The added NCA 63 uses the “stat_rat” value to adjust the NL PVD 61 as follows:

When vad_opt has indicated speech inactivity for at least 80 ms,

    • If “stat_rat” value is higher than a threshold STAT_THR (indicating high variablility) then generate a control signal that move “sign_tresh” in equation (3)-(5) value towards the value 2.0 with step size of 0.02.
    • If “stat_rat” value is lower than a threshold STAT_THR (indicating low variablility) then generate a control signal that move “sign_tresh” in equation (3)-(5) value towards the value 0.125 with step size of 0.01.

If vad_opt indicated any speech activity within the last 80 ms, then do not generate a control signal to adapt “sign_tresh” value in equation (3)-(5).

The result of the adaptive solution described above is that the significance threshold(s) are continuously adjusted during assumed inactivity periods, and the primary voice detector NL-PVD is made more (or less) sensitive through modification of the significance threshold(s) in dependency of the sub-band energy analysis.

FIG. 7 shows subjective results obtained from Mushra expert listening tests of critical material, consisting of speech at −26 dBov in combination with different background noises, such as car, garage, babble, mall, and street (all with a 10 dB SNR). For the Mushra test, speech samples from different encoders are ordered with regard to quality. The test used an AMR MR122 mode as a high quality reference denoted “Ref”. The compared VAD functions were encoded using AMR MR59 mode and consisted of VAD1, EVRC VAD (used without noise suppression), and the disclosed VAD with fixed significance thresholds 2.0 and significance floor 0.5 denoted VAD5.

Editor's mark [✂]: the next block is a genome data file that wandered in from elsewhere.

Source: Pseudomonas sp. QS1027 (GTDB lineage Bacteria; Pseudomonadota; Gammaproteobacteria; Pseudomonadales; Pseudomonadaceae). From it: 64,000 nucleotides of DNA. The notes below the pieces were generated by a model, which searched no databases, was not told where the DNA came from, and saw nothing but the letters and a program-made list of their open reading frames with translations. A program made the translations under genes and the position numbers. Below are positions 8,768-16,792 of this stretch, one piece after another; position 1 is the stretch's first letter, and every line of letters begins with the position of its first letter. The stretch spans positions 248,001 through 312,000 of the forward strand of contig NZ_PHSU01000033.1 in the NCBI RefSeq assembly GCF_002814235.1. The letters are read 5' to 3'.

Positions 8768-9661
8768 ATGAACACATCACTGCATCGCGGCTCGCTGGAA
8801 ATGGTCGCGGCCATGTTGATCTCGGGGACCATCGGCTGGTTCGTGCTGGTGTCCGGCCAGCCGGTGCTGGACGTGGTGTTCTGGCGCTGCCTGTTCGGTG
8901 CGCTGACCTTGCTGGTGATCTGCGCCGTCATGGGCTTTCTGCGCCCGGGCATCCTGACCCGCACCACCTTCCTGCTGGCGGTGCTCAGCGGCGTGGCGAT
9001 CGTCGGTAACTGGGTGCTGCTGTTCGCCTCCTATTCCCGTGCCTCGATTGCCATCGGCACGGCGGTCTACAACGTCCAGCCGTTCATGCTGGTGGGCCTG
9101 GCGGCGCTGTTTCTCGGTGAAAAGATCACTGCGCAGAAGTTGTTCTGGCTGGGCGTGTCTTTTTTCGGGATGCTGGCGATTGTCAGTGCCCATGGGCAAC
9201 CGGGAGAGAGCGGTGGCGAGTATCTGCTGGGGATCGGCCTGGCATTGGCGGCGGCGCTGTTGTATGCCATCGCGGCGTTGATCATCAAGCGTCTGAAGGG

The 95% confidence intervals for the different VADs are indicated in FIG. 7 and from a listening point of view, there are no essential difference between the different VADs although the average activity for the present invention (VAD5) is considerable lower compared to VAD1, see FIG. 4.

FIG. 8 shows a complete encoding system 80 including a voice activity detector VAD 81, preferably designed according to the invention, and a speech coder 82 including Discontinuous Transmission/Comfort Noise (DTX/CN). FIG. 8 shows a simplified speech coder 82, a detailed description can be found in reference [8] and [9]. The VAD 81 receives an input signal and generates a decision “vad_flag”. The speech coder 82 comprises a DTX Hangover module 83, which may add seven extra frames to the “vad_flag” received from the VAD 81, for more details see reference [9]. If “vad_DTX”=“1” then voice is detected, and if “vad_DTX”=“0” then no voice is detected. The “vad_DTX” decision controls a switch 84, which is set in position 0 if “vad_DTX” is “0” and in position 1 if “vad_DTX” is “1”.